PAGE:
Here’s a video showing the Hokie spirit at Penn State’s weekend spring game.
Last Monday’s shootings at Virginia Tech were horrific; like other tragic events, the images will rest in people’s minds for a long time.
The images, and the realization of what actually happened, are most vivid in the minds of those who were in Blacksburg that day.
A week later, national news media from CNN to NBC to USA Today have covered the shooting and its aftermath from multiple angles; they’ve covered the shooter and the victims.
But it was Virginia Tech’s own student newspaper, the Collegiate Times, that really covered, and even scooped, the tragedy the best.
As the tragedy was unfolding, the Times‘ Web site was overrun with visitors: More than 1 million people visited the site Monday, according to the Los Angeles Times. That’s just a little more than the site’s average of 5,000 to 6,000 hits.
The Collegiate Times has since nearly abandoned a normal Web structure in order to account for the amount of traffic and the demand for updates it is now getting.
The site was updated frequently throughout the week with an almost stream-of-conciousness style. The first update last week was at 9:47 a.m. It simply reads: “Shots were fired on campus in West Ambler Johnson Hall in the early morning hours.”
They reported the information as it was available: “A gunman is confirmed loose…All classes are canceled…At this time, one death and one injury have been confirmed…Virginia Tech police have confirmed 22 fatalities resulting from the campus shootings today. The gunman has also been confirmed dead.” These updates ran from 10 a.m. until 12:23 p.m.
By 2:13 p.m., the paper had confirmed 32 deaths.
Many of the early updates were similar to those that national media were receiving, but it was the later updates that the Collegiate Times should be commended for.
The paper was among the first to update readers and Virginia Tech students on class cancellations and memorial services.
It was also the best source for local, student reaction stories. One of its reporters was also among the first to ask university administration why it didn’t warn students after the first shootings in the dorm.
More than anything, however, the Collegiate Times‘ coverage showed why local news media is important.
Virginia Tech students could turn to the Web site for up-to-date information about their own obligations and campus safety. Parents and alumni could turn to the site for coverage CNN couldn’t provide.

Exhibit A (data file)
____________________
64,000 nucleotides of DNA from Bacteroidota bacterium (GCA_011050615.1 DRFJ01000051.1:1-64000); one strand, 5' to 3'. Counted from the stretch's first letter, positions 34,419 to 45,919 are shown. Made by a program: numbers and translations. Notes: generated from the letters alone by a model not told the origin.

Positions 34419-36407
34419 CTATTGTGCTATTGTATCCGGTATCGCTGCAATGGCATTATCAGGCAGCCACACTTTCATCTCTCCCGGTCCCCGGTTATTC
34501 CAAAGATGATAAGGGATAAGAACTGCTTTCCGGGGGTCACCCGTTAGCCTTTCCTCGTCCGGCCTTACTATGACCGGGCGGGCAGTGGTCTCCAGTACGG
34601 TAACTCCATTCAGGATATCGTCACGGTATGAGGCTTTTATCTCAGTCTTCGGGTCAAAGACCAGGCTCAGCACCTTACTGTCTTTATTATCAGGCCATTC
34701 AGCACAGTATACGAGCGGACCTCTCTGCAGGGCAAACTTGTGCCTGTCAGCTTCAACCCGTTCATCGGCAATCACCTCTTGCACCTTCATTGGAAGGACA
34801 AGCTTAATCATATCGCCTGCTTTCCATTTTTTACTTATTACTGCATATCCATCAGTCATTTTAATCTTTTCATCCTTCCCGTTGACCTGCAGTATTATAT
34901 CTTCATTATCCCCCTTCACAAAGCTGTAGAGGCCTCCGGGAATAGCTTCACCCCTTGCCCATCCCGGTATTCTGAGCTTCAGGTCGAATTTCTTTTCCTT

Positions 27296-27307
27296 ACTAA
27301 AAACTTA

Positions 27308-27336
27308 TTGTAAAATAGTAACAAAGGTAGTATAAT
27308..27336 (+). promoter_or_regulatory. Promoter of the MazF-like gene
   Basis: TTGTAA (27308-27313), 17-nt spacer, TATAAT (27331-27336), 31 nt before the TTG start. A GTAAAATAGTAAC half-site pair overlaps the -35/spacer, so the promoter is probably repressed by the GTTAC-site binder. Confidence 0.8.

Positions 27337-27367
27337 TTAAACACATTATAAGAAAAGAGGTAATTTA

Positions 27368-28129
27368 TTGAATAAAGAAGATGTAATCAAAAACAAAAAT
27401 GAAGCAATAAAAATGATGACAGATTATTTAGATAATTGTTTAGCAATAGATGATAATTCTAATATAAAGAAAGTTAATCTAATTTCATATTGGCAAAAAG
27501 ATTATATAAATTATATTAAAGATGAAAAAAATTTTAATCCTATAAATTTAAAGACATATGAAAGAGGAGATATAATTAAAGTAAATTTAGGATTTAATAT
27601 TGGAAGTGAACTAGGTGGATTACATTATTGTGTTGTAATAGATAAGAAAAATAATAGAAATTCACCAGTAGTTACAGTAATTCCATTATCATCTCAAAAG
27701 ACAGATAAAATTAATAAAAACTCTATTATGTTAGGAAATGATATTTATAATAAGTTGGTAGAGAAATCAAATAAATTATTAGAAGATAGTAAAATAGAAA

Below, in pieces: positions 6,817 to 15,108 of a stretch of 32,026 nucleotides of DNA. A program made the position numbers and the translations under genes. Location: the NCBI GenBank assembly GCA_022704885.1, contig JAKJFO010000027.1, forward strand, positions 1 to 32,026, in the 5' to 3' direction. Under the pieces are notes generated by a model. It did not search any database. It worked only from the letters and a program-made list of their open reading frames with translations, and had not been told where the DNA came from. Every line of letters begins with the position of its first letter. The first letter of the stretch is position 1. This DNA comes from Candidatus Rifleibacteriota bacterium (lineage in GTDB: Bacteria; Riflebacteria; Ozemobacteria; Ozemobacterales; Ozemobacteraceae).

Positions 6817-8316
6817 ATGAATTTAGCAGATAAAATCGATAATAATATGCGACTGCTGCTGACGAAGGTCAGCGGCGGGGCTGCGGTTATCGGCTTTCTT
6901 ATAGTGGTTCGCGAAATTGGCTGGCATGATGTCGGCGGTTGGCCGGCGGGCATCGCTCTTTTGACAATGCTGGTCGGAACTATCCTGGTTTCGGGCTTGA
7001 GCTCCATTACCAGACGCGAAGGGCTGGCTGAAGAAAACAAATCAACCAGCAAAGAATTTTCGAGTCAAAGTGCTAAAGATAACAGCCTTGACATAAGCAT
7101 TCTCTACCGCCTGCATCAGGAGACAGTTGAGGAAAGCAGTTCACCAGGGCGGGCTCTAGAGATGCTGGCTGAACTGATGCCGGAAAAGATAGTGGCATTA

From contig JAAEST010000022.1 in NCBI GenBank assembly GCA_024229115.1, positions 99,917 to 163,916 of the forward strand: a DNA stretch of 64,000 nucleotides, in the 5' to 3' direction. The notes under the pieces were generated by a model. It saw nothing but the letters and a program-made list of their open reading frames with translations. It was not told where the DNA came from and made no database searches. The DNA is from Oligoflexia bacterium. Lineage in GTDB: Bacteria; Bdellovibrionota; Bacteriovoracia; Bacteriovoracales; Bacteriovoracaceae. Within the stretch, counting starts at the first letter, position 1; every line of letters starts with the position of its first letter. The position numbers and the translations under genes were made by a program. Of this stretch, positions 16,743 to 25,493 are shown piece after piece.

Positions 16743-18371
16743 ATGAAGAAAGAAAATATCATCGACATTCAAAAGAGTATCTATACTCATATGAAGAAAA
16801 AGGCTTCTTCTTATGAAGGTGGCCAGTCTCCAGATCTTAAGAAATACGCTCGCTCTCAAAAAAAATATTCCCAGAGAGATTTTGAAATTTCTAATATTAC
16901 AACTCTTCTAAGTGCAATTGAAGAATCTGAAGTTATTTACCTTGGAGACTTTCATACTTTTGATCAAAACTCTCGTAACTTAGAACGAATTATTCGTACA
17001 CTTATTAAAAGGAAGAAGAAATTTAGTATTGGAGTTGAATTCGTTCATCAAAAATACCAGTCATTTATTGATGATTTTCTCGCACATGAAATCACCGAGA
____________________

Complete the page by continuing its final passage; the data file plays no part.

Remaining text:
But that’s what a news organization is supposed to do. So what makes the Collegiate Times special?
The paper’s reporters, unlike so many others who covered the tragedy, are students at the university. They, likely, were personally affected or connected to victims, and may have even known the shooter.
The staff has been able to put its own emotions aside for the good of the Virginia Tech community.
Published online by the Daily Kent Stater at http://media.www.stateronline.com/media/storage/paper867/news/2007/04/23/Opinion/Vt.Newspaper.Staff.Deserves.Applause-2873303.shtml
We are told, throughout our lives, that when tragic events occur you find out who your true friends are. After the events of April 16th, I received emails, phone calls and cards of sympathy from other universities’ alumni chapters here in Colorado. One university went beyond condolences and instead offered a hand of kinship. This does not minimize the importance of all the other words of comfort, but rather emphasizes the efforts of one alumni group. Virginia Tech and Texas A&M share certain characteristics and aspects of their collective histories and campus life. Both universities were founded in the 1870’s as agricultural and mechanical, land-grant universities. In addition, Tech and A&M are the only academic institutions, outside of the service academies, to have active Corps of Cadets. Unfortunately, our two campuses now share the heartache of immense tragedy. On November 18, 1999, A&M experienced the loss of 12 current and former students during the collapse of their traditional bonfire. The remoteness of our schools creates a real sense of community that transcends those four years spent on campus and instead transforms campus into a home and the alumni and teachers into family. It is because of this community atmosphere that we are able to rally ourselves in times of grief. It is also this sense of family and kinship that brought me to Aggie Muster on Saturday night.